Microsoft has recently unveiled the new public preview and it’s a real game-changer. The previous iteration of WVD (Windows Virtual Desktop) was cumbersome to deploy and required a power shell guru to operate. Let’s explore some of the big changes and how virtual desktops are going to make a big come back in 2020.
Firstly, it’s important to note that Microsoft has made some great improvements to its licensing. They have released a new product range called Microsoft 365. This extends the Office 365 range to include a license of Windows 10. What’s more you can use this license for Azure Windows Virtual Desktops! Even better Windows 10 Enterprise adds Multi-session mode!!
Windows 10 Enterprise multi-session, formerly known as Windows 10 Enterprise for Virtual Desktops (EVD), is a new Remote Desktop Session Host that allows multiple concurrent interactive sessions. Previously, only Windows Server could do this. This capability gives users a familiar Windows 10 experience while IT can benefit from the cost advantages of multi-session and use existing per-user Windows licensing instead of RDS Client Access Licenses (CALs).
Now we understand some of the great changes to licensing let’s check out the deployment process. Firstly, in Azure if you search for Azure Windows Virtual Desktop you will find the following:
The portal now adds functionality to deploy new host pools (Pools of virtual machines to host desktops), application groups (groups of applications from host pools to stream to clients), workspaces (groups of application groups to present to clients) and users.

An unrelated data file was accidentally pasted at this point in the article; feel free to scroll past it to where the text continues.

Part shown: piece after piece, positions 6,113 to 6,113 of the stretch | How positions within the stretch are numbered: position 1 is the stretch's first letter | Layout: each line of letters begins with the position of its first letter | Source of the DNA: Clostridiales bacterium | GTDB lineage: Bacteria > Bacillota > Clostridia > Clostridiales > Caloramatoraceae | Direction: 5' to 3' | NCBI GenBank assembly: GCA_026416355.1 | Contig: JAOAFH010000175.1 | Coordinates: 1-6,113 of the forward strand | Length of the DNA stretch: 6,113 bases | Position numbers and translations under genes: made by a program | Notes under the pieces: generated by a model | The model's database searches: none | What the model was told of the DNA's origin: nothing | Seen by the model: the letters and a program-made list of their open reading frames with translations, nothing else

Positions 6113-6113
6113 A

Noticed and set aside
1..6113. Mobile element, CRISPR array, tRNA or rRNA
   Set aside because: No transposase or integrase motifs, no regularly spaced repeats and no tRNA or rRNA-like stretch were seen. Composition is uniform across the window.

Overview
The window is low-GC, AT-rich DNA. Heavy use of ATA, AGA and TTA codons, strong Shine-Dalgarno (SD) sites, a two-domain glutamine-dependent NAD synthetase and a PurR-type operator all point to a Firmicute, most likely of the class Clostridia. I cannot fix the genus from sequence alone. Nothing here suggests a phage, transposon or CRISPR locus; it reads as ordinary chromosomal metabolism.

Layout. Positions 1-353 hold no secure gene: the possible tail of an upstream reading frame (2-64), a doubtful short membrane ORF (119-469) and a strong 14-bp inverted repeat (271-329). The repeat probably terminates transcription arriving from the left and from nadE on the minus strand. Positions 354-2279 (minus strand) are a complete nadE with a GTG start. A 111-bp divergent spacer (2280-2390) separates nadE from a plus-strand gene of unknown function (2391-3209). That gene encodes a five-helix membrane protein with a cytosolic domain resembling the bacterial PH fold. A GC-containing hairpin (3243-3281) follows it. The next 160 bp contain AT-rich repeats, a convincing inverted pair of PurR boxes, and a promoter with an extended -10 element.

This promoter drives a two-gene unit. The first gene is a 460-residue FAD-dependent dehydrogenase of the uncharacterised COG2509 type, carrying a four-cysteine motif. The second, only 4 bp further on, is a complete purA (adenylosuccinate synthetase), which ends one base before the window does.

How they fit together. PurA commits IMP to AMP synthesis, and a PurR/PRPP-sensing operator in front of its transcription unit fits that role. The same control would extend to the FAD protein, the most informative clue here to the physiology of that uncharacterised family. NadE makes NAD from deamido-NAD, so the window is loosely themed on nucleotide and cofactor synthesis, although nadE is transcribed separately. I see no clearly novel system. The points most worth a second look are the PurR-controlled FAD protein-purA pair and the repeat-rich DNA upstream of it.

The principles of virtual desktop infrastructure remain the same. For the best results you will want to create master images for different pools of users. These images will contain the operating system and different applications required for your users. Azure offers the ability to use built-in ones or upload your own. You can also deploy a virtual machine in Azure, configure the virtual machine to your requirements then save it as an image. Microsoft has also added the ability to configure host pools to power down when they are not in use. This can be a real cost-saver in Azure.
The process to get Windows Virtual Desktop up and running is as follows:
1 – Deploy and configure network infrastructure (Links back to your data centers or cross-connects to clouds)
2 – Deploy and configure Active Directory sync & Azure Active Directory
3 – Create a master image for your different users groups
4 – Deploy your host pool
5 – Deploy your application groups
6 – Deploy your Workspaces.
Microsoft Azure Virtual Desktop supports streaming applications and desktops to Windows, Mac OS, iOS, and Android. Now you can enable your user’s abilities to access legacy applications from any device!
In conclusion Microsoft Azure Virtual Desktop is Virtual Desktop brought back for the Cloud era. This new twist with the Cloud makes for a great deployment to enable bring your own device.
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